If you are getting up in years, and know that you have at least one more move in you before you’re done, don’t wait too long.  Seventy years old is about the latest anyone should move, and 60 years old is recommended.  You want to enjoy a few years at the new spot!

Don’t wait too long!

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Posted by on Feb 6, 2017 in Boomer Liquidations, Boomers, Jim's Take on the Market, One-Story, Thinking of Buying?, Thinking of Selling? | 1 comment

Traffic Doesn’t Equal Offers 2

Don’t feel bad for that last seller – somebody will come along and pay him what he wants.  Many homes are sold to buyers who are represented by one of the new-age realtors fresh out of real estate school who work for a team.

The good veteran agents are so sick of the frustration that they’re scrambling to build a team of inexperienced agents who will do the grunt work.  There isn’t much oversight on whether the price paid is fair; instead, there is more pressure to get another sale on the board.

New and inexperienced agents get so excited about showing a new listing that if it has any shiny stuff, they go berserk and puke all over the listing agent, giving the impression that the buyers will pay anything for the house.  When I’m showing a house, people think that I’m just a boring old dude because I don’t say much.  It never occurs to them that I’m protecting my fiduciary duty to my buyer by NOT spewing superlatives.

The problem starts when listing agents don’t properly prepare their sellers for the initial onslaught – instead, they get caught up in it too, and think that all the jumping around means that offers will be pouring in any minute.

It used to be that way, but not any more.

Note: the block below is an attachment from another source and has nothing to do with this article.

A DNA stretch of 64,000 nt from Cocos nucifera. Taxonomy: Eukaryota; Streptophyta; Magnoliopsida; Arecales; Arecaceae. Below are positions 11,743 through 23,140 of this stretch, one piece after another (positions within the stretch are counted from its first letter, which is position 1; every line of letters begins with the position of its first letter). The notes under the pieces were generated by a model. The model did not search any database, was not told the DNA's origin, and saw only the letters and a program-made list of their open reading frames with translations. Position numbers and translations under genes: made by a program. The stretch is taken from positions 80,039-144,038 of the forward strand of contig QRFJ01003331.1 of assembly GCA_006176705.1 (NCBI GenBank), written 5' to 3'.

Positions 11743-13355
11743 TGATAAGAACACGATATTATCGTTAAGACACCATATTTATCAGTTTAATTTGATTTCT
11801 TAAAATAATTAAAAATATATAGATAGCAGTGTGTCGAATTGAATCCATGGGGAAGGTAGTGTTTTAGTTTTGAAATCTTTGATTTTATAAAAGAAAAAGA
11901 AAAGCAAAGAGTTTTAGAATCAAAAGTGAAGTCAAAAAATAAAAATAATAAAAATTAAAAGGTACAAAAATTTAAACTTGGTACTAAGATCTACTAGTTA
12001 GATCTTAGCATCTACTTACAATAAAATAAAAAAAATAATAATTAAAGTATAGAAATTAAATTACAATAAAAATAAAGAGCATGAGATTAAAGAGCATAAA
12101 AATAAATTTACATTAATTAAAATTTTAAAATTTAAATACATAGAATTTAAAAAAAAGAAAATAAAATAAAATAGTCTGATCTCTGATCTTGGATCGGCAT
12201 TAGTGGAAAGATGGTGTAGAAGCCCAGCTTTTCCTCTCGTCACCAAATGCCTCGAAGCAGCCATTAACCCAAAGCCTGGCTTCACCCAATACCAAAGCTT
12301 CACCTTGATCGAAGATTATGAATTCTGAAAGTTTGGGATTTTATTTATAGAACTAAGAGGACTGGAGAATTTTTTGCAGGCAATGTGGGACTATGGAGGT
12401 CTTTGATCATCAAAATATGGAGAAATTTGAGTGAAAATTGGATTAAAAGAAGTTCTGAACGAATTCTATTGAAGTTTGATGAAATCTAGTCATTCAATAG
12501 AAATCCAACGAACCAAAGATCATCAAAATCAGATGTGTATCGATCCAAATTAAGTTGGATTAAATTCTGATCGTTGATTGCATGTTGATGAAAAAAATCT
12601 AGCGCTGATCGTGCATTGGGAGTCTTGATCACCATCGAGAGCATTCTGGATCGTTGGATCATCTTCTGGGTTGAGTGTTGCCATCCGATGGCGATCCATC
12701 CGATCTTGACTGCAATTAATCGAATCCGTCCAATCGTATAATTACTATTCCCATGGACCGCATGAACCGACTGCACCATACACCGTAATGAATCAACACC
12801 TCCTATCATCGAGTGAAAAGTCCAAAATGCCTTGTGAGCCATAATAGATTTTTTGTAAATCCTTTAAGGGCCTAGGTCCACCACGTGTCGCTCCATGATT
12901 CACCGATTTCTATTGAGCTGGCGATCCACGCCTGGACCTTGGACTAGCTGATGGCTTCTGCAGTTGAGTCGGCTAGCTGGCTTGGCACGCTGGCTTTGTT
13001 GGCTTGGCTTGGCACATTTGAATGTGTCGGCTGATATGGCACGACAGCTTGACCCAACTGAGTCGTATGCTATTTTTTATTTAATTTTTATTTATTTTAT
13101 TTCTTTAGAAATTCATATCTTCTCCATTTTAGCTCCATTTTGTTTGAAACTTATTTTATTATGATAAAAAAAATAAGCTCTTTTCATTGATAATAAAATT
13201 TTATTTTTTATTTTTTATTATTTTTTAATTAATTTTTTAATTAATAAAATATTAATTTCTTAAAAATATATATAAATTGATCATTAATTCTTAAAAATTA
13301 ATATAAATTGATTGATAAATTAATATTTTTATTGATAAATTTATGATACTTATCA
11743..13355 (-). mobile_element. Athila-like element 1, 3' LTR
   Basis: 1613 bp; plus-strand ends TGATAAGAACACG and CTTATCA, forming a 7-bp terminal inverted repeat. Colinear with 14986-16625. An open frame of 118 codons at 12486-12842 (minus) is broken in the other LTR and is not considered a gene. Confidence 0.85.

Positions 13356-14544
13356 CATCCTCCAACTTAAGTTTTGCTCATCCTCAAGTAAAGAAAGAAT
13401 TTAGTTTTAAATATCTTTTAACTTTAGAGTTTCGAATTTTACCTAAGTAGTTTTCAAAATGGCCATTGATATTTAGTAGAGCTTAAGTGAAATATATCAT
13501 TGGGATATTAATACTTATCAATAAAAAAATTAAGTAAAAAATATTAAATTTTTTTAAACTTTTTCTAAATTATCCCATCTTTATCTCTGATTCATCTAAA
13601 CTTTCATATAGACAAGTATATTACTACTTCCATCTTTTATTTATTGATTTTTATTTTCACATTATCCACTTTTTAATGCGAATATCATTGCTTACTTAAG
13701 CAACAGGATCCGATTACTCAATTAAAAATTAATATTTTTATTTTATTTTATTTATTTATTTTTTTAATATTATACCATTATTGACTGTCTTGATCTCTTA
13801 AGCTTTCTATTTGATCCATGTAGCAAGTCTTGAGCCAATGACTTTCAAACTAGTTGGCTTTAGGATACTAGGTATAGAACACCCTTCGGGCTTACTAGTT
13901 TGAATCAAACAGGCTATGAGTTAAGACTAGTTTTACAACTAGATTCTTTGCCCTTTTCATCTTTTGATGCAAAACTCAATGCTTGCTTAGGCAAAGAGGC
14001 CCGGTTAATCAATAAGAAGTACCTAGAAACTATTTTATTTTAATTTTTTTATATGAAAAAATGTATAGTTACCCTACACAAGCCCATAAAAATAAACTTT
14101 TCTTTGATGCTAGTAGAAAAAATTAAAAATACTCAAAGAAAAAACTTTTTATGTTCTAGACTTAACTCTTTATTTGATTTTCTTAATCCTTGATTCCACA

If lookers don’t make an offer within 24 hours, they usually don’t make one.  It’s too easy to play it safe, and wait for the next one.

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Posted by on Jan 17, 2017 in Jim's Take on the Market, Thinking of Buying?, Thinking of Selling?, Why You Should Hire Jim as your Buyer's Agent, Why You Should List With Jim | 0 comments

Traffic Doesn’t Equal Offers

By now, the low-inventory/fast-market has trained the motivated buyers to be on red alert.  If a new listing pops up that looks remotely interesting, those buyers know to get over there quick for a peek.

This presents a major problem for the sellers and listing agent.

Once the parade of lookers descends upon the new meat within hours, it is irresistible for the ego to go wild, and it causes sellers and listing agents to have visions of lottery-type money.

It is so much fun, they want it to last forever! They are so excited!

Savvy buyers know that if this is THE house, they need to make an offer promptly.  It makes the equation quite simple – sellers will receive offers from the motivated buyers within the first 2-3 days.  All you have to do is counter for every buyer’s highest-and-best offer, and by Day Four the buyer who will pay the most will emerge.

But what usually happens?

The overly optimistic buyer-agents get all giddy and tell the listing agent that they think they will be making an offer.  But a funny thing happens to buyers once they roll down the street for a couple of blocks – all the reasons NOT to buy that house come up, and most buyers talk themselves right out of it.  At least half of the people who threaten to make an offer never do.